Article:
How To Clicker Train A Cat – Get your cat’s attention

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You may have heard of clickers. What are they, and how are they used when training your cat?

Long haired cat with green eyes

Continue reading to learn more on how to clicker train a cat.

Click, Click, Meow!

If you have researched cat training, you may have heard of clickers. I have never used one personally for my cats because I have an alternative that works just as well. Jackson Galaxy is a fan of clickers. Many of his videos mention them. In one episode of My Cat From Hell, he shows a cat owner how to use a clicker to train their cat and dog to sit. Now that’s effective!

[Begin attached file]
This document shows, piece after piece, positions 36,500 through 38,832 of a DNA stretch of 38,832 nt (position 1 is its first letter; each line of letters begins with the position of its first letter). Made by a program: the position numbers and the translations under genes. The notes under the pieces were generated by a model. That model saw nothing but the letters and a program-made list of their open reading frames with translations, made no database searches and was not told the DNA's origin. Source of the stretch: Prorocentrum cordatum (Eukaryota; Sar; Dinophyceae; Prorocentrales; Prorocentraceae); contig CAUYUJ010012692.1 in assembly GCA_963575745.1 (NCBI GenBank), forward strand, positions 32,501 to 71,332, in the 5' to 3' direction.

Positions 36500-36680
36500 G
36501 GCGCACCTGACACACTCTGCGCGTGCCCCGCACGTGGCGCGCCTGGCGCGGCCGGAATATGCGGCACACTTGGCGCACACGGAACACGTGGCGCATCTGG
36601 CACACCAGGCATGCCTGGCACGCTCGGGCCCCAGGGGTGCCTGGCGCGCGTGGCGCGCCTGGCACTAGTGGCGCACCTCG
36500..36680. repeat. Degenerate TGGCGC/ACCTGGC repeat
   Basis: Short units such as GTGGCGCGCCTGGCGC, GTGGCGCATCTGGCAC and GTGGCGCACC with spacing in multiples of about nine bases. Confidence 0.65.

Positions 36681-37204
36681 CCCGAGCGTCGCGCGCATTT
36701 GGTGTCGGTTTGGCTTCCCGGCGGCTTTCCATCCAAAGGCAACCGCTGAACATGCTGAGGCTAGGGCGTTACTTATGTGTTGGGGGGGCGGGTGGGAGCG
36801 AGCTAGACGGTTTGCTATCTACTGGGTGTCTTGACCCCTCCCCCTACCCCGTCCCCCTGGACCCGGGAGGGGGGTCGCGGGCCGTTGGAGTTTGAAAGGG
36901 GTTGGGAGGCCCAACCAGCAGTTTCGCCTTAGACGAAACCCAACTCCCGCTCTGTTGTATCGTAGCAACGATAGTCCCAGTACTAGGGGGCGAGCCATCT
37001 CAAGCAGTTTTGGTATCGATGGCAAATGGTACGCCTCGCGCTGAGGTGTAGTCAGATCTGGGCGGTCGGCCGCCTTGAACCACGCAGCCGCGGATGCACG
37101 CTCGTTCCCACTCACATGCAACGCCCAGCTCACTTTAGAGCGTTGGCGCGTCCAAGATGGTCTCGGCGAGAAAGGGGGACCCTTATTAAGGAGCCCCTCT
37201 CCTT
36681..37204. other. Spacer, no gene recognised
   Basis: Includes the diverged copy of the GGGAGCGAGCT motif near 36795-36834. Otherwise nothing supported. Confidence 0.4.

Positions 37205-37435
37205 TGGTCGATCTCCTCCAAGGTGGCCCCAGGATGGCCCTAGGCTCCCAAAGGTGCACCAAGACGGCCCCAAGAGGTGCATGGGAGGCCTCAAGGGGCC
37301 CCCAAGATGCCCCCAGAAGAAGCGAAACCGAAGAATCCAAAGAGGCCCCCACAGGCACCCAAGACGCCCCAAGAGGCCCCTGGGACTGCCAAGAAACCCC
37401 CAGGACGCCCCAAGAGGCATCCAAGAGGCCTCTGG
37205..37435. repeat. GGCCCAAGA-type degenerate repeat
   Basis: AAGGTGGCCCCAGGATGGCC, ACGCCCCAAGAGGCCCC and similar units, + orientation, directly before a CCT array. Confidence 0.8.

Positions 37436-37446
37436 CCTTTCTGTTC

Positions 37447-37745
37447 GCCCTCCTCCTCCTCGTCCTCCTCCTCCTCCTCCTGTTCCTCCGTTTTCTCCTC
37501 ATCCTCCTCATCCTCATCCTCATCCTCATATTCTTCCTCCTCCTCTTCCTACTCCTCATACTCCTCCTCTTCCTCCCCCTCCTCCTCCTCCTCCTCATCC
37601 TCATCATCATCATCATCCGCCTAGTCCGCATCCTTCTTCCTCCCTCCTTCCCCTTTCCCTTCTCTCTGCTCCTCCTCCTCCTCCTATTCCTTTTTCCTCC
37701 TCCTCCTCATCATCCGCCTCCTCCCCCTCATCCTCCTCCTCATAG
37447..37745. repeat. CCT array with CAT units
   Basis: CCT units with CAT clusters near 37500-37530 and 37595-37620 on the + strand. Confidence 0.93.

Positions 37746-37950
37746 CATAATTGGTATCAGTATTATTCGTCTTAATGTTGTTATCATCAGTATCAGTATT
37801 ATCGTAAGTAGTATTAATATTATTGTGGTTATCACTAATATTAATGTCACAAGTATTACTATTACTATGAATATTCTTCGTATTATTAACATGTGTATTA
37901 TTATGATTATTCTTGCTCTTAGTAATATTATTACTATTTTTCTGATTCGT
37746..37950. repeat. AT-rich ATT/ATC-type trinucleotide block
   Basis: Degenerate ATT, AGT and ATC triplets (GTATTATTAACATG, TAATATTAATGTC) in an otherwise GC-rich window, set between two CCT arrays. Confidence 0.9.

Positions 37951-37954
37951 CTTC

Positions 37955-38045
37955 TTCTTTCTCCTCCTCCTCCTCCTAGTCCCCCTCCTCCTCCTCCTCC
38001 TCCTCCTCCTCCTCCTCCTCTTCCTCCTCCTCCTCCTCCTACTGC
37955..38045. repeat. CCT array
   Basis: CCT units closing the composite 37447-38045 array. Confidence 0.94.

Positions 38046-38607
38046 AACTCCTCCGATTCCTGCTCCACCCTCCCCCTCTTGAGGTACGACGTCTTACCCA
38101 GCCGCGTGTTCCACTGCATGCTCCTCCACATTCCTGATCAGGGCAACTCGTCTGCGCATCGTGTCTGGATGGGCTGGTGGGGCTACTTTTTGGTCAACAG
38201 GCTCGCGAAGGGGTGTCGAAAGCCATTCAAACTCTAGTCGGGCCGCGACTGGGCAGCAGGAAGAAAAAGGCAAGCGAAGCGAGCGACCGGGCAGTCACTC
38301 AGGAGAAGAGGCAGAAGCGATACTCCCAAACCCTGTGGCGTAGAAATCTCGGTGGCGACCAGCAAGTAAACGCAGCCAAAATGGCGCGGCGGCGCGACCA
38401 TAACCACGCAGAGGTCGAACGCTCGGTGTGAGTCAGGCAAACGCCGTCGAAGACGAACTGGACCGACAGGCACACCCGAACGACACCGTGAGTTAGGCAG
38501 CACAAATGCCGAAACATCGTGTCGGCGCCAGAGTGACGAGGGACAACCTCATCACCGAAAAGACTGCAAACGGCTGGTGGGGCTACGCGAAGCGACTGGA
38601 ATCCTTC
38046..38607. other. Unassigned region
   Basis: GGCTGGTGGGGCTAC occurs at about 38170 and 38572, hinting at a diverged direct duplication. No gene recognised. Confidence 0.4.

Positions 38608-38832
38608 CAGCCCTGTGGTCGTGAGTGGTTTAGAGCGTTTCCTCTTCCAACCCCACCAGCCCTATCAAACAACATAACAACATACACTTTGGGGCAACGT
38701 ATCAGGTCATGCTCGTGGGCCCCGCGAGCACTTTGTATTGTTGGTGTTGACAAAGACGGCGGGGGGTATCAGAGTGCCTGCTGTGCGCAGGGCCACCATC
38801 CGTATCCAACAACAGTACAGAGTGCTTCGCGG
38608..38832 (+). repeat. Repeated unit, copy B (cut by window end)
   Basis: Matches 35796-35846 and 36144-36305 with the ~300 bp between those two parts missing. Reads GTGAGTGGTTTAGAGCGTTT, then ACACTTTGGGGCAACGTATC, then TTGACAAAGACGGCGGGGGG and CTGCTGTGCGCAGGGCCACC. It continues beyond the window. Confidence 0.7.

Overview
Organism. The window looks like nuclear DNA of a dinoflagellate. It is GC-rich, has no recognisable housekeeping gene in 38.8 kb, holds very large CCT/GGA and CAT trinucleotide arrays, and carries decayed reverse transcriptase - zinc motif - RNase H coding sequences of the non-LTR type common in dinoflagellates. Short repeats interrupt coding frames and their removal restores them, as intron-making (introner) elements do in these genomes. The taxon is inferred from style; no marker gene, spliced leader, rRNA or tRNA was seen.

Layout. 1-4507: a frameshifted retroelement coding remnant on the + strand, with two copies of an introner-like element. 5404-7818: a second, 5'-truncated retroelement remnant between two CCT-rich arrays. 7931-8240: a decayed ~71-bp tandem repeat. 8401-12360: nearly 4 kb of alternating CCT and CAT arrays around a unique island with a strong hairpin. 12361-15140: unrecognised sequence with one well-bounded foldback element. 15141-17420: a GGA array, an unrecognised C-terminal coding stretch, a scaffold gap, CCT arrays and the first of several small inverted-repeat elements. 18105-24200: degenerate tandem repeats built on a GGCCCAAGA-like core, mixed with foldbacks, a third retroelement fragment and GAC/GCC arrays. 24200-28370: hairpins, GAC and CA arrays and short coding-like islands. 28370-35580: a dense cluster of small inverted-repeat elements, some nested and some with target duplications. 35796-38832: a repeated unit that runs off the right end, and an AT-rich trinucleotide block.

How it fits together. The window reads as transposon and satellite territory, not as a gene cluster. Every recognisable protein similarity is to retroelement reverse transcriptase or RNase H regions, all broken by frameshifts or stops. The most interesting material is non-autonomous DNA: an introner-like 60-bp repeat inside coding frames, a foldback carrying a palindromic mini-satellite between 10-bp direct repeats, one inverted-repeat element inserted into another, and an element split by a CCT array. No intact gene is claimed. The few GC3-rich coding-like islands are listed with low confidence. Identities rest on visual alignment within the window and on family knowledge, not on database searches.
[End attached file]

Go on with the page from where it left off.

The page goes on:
Another tool in your training arsenal

You can use clickers to train more than just cats. If you have a multi-pet household, you can use it for all your furry and feathery friends. However, we’re only focusing on your feline family members on this site. Keep in mind training isn’t much different between animals

According to The American Kennel Club,

A clicker (or marker) is a tool that can make positive reinforcement training more efficient. After being repeatedly associated with a treat or reward, a clicker becomes a conditioned reinforcer..”

Why do clickers work?

Clickers are a form of communication with your kitty that is easier to understand than verbal commands alone.